Which Joe gave his name to ‘sloppy joes’? We look at five interesting sandwiches and their lexical origins.
A society characterized by a flexible structure, freedom of belief, and wide dissemination of information.
- ‘In an open society the state should have the monopoly of violence and in return must guarantee freedom of speech.’
- ‘And one real gap is the lack of a consideration of the humanist place in the political process - that humanism leads to democracy and the open society.’
- ‘I think we have to have an open society and keep an open society.’
- ‘In open societies that respect freedom and autonomy, an individual's choices are plural and diverse and, though that person may be highly idiosyncratic, he or she is free to pursue them as long as no harm is done to others.’
- ‘One wonders if they have better luck against democracies than they do against dictatorships, against open societies, rather than closed ones.’
- ‘There is a peculiar security dilemma here: how to create sufficient protection of open societies without shutting down or even reducing their openness.’
- ‘After Taiwan moved toward democracy and a more open society, independence advocates were no longer subject to arrest or imprisonment.’
- ‘Indeed, the mottoes of free software development have their counterparts in the theory of democracy and the open society.’
- ‘During the twentieth century, the United States and the rest of the democratic world faced mortal threats from the twin totalitarianisms of fascism and communism, each deeply committed to the destruction of free and open societies.’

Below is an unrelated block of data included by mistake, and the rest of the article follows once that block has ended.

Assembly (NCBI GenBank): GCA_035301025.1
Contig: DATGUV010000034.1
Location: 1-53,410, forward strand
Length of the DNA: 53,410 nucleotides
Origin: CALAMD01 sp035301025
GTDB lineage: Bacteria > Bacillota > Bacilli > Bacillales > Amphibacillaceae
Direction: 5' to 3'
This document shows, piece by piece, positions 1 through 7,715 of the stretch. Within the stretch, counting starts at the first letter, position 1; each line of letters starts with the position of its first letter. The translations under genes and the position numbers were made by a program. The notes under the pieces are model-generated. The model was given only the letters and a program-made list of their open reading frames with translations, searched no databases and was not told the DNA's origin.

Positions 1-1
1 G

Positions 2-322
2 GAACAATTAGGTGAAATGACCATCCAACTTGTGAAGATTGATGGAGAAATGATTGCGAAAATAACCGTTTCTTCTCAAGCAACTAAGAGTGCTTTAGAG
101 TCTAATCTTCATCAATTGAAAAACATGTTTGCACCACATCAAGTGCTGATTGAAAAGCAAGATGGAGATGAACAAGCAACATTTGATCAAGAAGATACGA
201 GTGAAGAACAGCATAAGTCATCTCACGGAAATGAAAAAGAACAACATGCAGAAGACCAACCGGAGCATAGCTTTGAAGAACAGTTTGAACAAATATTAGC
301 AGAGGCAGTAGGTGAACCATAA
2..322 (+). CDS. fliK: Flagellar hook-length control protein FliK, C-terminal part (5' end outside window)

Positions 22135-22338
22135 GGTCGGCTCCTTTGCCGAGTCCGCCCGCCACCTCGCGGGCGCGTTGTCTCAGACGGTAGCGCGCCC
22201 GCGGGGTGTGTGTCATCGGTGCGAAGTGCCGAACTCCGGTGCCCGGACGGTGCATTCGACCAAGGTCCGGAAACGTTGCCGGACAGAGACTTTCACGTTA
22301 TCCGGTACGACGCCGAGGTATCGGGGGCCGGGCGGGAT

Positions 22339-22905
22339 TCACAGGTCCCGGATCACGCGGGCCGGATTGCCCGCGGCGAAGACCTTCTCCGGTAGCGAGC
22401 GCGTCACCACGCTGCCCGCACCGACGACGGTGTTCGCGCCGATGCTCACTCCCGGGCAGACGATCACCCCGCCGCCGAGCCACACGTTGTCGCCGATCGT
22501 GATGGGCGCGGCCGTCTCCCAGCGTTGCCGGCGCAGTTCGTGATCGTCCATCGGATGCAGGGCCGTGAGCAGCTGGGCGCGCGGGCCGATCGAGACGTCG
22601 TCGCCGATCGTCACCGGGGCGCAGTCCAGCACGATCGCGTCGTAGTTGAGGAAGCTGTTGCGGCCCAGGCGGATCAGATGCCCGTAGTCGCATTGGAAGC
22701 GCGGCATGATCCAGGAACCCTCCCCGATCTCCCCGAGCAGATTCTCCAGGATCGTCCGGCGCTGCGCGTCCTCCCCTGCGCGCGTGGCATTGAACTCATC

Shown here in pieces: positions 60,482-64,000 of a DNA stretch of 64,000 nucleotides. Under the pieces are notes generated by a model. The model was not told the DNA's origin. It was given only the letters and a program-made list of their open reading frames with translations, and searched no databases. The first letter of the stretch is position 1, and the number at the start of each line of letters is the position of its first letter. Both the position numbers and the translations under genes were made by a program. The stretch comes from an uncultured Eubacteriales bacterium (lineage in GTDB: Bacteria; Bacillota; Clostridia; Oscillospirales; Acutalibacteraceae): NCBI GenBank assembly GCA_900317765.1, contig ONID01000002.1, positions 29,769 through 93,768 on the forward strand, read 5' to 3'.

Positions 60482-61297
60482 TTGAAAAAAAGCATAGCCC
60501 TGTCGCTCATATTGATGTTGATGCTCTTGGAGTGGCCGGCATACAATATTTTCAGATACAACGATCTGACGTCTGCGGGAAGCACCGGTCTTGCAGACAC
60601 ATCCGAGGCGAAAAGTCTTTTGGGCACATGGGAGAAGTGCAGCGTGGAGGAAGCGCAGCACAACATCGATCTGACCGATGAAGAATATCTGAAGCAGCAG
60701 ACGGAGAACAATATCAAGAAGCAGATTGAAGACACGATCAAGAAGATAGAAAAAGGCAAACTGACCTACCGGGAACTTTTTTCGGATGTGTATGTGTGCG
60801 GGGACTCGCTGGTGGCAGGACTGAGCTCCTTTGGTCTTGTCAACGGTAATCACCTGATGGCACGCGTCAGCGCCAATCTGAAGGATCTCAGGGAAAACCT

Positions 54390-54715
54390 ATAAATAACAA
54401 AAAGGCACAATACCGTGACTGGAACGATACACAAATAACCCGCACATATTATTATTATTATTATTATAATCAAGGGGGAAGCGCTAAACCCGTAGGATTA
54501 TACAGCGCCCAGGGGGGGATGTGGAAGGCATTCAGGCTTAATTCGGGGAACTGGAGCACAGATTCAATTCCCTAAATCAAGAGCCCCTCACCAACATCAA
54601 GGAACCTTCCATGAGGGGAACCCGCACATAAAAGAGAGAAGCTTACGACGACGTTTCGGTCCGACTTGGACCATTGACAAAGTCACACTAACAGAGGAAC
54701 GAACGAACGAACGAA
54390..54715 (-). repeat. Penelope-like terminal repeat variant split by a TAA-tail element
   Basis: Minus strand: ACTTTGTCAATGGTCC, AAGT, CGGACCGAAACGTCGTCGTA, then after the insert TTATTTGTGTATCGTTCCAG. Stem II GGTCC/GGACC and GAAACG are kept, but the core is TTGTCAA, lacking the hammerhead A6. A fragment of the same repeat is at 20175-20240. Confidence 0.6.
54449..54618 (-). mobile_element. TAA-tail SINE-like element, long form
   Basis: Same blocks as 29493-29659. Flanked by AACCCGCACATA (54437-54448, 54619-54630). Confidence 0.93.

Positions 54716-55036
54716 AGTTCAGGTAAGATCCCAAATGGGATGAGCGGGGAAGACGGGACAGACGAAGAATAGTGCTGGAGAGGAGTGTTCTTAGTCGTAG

- ‘In these cases, you can have a coalition of open societies, of democracies, that could constitute a source of legitimacy.’
- ‘But Ukrainians have now given their seal of approval to democracy and an open society.’
- ‘Democracy in an open society means that the government can be changed periodically.’
- ‘Contrary to a widespread belief, the media - at least in democratic or relatively open societies - do not control the minds of their readers or viewers.’
- ‘We live in an open society that values freedom above all else.’
- ‘And we will extend the peace by encouraging free and open societies on every continent.’
- ‘We are a free society, an open society, and we know the terrorists would rather strike here than anywhere.’
- ‘How these two countries resolve them may determine whether they remain democratic societies, or even open societies.’
- ‘These three trends - the rise of quality, the speciation of weapons, and the increased role of commercial technology - generally work to the benefit of developed open societies.’
- ‘Your discussion in the latest newsletter is really a special case of a debate that has been going on in democratic and open societies since their inception.’
- ‘In my view that is not the sort of ‘enlightenment’ intellectuals in an open society should support.’
We take a look at several popular, though confusing, punctuation marks.
From Afghanistan to Zimbabwe, discover surprising and intriguing language facts from around the globe.
The definitions of ‘buddy’ and ‘bro’ in the OED have recently been revised. We explore their history and increase in popularity.